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Stinger phone finally surfaces

The first commercial device to run on Microsoft’s cellular phone operating system is being unveiled Tuesday. MSNBC’s Gary Krakow takes a first look at the device.
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I’m a big fan of the new breed of cellular phones available today. I love my Handspring Treo 270, my Motorola/Nextel i95cl and my T-Mobile Sidekick — they do a lot more than just make cell calls. But for the last two years I’ve seen prototypes of devices (code named “Stinger”) that would be in a league of their own — if they ever hit the marketplace. Today that dream has become a reality.

InsertArt(1669844)UNFORTUNATELY THOUGH, not here in the United States. Not yet, anyway. Today in London, cellular carrier Orange SA hosted a big ceremony to unveil its SPV handset, the first commercial device to run on Microsoft’s cellular phone operating system, dubbed Smartphone.

(MSNBC is a Microsoft - NBC joint venture.)

Orange’s SPV is a tri-band GSM world phone (900, 1,800 and 1,900 MHz) for use across Europe and in the United States with GPRS class 8, PBCCH and MMS support. It runs on a 120 MHz Texas Instruments OMAP ARM processor with 32 MB flash ROM and 16 MB SDRAM in a handset built by HTC, the makers of the Compaq iPAQ.

The screen is a 2.2” TFT LCD display (176x220 pixels with 64kb colors). There’s also an expansion slot for SD or MMC storage cards, a Lithium-ion battery giving 3 hours solid talk time and 100 hours standby. There’s also an infrared port (serial interface) and an earphone jack. Please note that says “earphone jack,” as in a music/video earphone. Stereo headphones actually come with the phone, as do a clip-on camera for photo messaging and a USB cradle for desktop use and stereo headphones.

Many of the built-in features are similar to those on my favorite devices but I’ll let the Orange people tell you what they think is so special about their SPV:

A simple user interface, including Pocket Outlook with e-mail, calendar, contacts and tasks in a familiar Windows environment

A “home” key that always takes you back to your personal start-up screen and a “back” key that takes you back to the last screen you were on.

One inbox for all your messages (text, photo message, e-mail and voice mail)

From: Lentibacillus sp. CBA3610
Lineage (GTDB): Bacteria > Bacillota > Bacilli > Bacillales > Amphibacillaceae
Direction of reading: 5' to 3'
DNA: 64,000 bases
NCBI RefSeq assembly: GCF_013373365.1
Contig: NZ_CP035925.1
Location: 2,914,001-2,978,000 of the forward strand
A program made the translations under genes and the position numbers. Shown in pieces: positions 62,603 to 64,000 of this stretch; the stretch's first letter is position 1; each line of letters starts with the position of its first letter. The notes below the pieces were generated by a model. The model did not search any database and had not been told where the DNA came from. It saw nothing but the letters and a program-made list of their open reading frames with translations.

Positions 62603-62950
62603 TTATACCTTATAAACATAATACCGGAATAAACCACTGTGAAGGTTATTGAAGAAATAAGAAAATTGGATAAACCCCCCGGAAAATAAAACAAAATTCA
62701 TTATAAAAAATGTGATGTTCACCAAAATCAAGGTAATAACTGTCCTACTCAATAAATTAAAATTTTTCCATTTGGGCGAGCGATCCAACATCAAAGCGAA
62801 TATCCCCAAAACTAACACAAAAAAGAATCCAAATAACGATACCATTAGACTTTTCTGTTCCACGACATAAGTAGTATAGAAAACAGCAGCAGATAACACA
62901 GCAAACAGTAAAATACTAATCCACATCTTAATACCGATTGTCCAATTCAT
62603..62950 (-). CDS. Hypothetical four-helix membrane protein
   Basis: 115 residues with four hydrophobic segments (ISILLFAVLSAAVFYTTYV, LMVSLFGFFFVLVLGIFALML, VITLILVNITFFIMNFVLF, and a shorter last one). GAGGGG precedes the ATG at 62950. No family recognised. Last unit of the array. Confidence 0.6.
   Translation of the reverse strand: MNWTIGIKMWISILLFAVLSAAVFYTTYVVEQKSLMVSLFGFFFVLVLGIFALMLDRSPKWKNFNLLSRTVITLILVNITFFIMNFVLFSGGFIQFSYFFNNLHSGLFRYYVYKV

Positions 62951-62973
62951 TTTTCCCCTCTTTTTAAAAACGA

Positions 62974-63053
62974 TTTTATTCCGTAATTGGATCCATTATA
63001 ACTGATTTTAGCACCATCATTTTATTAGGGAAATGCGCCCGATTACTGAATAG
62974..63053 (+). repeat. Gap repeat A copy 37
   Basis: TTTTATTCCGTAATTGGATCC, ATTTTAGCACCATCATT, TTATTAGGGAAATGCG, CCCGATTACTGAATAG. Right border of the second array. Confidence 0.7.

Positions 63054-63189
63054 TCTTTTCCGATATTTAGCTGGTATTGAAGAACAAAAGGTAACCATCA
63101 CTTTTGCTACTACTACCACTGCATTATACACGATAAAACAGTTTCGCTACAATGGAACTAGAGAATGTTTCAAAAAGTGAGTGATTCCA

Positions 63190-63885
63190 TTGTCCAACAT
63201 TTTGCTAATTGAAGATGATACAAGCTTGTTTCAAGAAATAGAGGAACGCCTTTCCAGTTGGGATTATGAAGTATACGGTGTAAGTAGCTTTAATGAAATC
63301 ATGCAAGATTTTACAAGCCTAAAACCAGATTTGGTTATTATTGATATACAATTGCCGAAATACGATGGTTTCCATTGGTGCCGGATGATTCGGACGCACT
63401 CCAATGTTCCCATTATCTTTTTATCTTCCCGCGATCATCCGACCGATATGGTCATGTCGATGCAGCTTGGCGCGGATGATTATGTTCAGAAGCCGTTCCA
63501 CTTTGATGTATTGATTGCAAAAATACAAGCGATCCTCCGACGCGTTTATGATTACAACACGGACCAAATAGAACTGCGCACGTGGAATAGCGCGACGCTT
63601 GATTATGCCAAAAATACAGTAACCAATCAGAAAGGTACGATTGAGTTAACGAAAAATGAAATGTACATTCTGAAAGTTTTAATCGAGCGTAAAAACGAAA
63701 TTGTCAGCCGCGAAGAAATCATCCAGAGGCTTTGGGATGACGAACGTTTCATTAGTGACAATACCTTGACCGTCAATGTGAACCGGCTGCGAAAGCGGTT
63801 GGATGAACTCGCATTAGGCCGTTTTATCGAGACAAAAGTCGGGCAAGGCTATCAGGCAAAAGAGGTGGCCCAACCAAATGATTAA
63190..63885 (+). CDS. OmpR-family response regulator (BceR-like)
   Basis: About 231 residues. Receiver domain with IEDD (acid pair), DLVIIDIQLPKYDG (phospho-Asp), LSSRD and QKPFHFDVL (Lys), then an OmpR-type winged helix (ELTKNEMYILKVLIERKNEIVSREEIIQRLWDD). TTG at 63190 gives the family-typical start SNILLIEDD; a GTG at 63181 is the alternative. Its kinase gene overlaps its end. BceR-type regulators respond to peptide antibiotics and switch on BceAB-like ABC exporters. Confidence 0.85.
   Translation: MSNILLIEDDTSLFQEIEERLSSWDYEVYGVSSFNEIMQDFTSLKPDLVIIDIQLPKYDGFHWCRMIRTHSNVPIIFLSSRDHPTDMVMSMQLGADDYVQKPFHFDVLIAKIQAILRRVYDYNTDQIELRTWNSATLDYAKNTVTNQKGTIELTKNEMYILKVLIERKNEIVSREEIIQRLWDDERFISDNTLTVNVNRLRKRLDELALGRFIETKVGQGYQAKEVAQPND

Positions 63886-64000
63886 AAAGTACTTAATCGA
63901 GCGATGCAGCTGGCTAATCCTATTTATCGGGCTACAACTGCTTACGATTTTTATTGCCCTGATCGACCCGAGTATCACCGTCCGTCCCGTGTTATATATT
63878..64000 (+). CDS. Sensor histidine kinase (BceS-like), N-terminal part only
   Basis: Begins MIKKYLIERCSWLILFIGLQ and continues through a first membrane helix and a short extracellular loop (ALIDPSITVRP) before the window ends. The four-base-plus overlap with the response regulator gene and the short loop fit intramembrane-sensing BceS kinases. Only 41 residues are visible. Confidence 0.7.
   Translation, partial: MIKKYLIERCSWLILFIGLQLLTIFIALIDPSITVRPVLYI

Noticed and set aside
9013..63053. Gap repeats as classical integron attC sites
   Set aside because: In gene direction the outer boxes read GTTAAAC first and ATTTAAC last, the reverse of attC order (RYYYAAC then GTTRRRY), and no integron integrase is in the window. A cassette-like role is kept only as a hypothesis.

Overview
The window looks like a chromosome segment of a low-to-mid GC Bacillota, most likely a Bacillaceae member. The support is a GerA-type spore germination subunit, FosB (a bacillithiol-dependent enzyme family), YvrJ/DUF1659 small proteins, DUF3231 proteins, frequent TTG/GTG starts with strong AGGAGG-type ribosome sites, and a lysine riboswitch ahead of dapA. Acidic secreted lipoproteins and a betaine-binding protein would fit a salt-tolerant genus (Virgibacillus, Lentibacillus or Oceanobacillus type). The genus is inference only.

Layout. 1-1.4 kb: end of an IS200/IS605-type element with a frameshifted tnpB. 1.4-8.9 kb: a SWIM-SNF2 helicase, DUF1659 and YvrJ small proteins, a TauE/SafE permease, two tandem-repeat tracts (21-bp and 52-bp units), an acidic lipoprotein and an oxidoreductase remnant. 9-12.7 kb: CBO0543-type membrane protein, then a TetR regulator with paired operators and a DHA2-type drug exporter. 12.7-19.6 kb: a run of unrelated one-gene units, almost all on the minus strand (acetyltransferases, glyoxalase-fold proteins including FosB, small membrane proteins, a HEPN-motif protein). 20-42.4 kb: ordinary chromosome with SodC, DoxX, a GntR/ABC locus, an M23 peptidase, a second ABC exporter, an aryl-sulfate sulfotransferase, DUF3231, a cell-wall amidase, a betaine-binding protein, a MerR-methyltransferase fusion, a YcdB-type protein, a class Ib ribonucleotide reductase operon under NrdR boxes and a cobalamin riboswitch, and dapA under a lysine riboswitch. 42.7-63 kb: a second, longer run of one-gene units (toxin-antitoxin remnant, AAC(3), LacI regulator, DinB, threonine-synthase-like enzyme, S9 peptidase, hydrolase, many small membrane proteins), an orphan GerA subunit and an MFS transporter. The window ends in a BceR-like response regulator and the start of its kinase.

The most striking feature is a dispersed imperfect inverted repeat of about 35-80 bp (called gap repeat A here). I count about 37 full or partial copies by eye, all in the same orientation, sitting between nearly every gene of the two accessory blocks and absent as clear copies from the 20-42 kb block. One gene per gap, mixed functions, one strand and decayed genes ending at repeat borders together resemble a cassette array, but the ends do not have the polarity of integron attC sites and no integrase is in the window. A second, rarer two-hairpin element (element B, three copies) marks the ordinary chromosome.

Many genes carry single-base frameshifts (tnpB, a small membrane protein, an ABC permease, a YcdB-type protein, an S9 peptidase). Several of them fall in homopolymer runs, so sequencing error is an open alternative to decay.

The ability to record a call or make voice notes

A speakerphone

Full integrated HTML and WAP color Web browsing

Orange Backup and over-the-air update (enabling customers to back-up their data onto the Orange network)

Compatible with Orange Wirefree Server (Microsoft Mobile Information Server), allowing corporate users access to their e-mail and calendar

IMPRESSIVE MULTIMEDIA Last week I was privileged to be able to play with a SPV and give it a very quick run through. I was highly impressed. Basically, it is a Pocket PC built inside a cellular telephone handset. In addition to Pocket Outlook being able to deal with my e-mail, address book and calendar, the SPV was able to handle Word and Excel attachments. There’s even a third-party solution for picture slide shows and PowerPoint presentations. The screen turns 90 degrees for a landscape view and you can actually read the pages!

I was really wowed by the SPV’s multimedia prowess. As a Pocket PC, the SPV has a working version of Windows Media Player and I watched an actual video play on the screen. Movement was pretty good, especially for reproduction on a cellular handset. Audio quality (via the headset) was pretty good too. Audio and video files can be streamed over the GPRS network or can be stored on a SD/MMC card.

The only question I have is about the built-in browser. Early Windows CE versions of Pocket Internet Explorer were able to wrap words properly to fit on the screen, but modern Pocket PCs seem to have problems with handling that. Other pocket browsers (such as Handspring’s Blazer and Opera) have no such problems. It’s a small annoying flaw in an otherwise great device.

The SPV will sell in Britain for £179 (roughly US$278) in addition to a 12-month minimum term contract with Orange. That’s a really low price for what’s being offered inside: a Pocket PC, MP3 player and cellular phone all in one. Orange is subsidizing a large part of the actual SPV price to get people to use their cellular services. So, the GSM SIM chip is locked; the phone will work only with an Orange SIM chip.

The SPV will be available in France, Denmark and Switzerland in the coming weeks but U.S. cellular phone users will have to wait a little while longer. Microsoft is hoping to make some key announcements early next year. I’ve seen some prototypes for other Stinger GSM phones as well as a non-GSM version, which means when they finally arrive on these shores, we should have a bunch of choices.

The new Microsoft Smartphone technology jumps out of the gate into third place in Europe — behind phones that run on the Symbian (formerly Psion) and Palm operating systems. Just this week, Symbian announced that Samsung would be producing phones with their OS, joining Nokia and Sony Ericsson. Hardware manufacturers building Microsoft Smartphone-based handsets include Samsung (hedging all bets), Sendo Ltd., Compal Electronics Inc. and HTC Corp.

I’m planning on a trip to London next month and I’m hoping the people at Orange will allow me to try a SPV phone while I’m there. I’m planning on writing up my results in early December.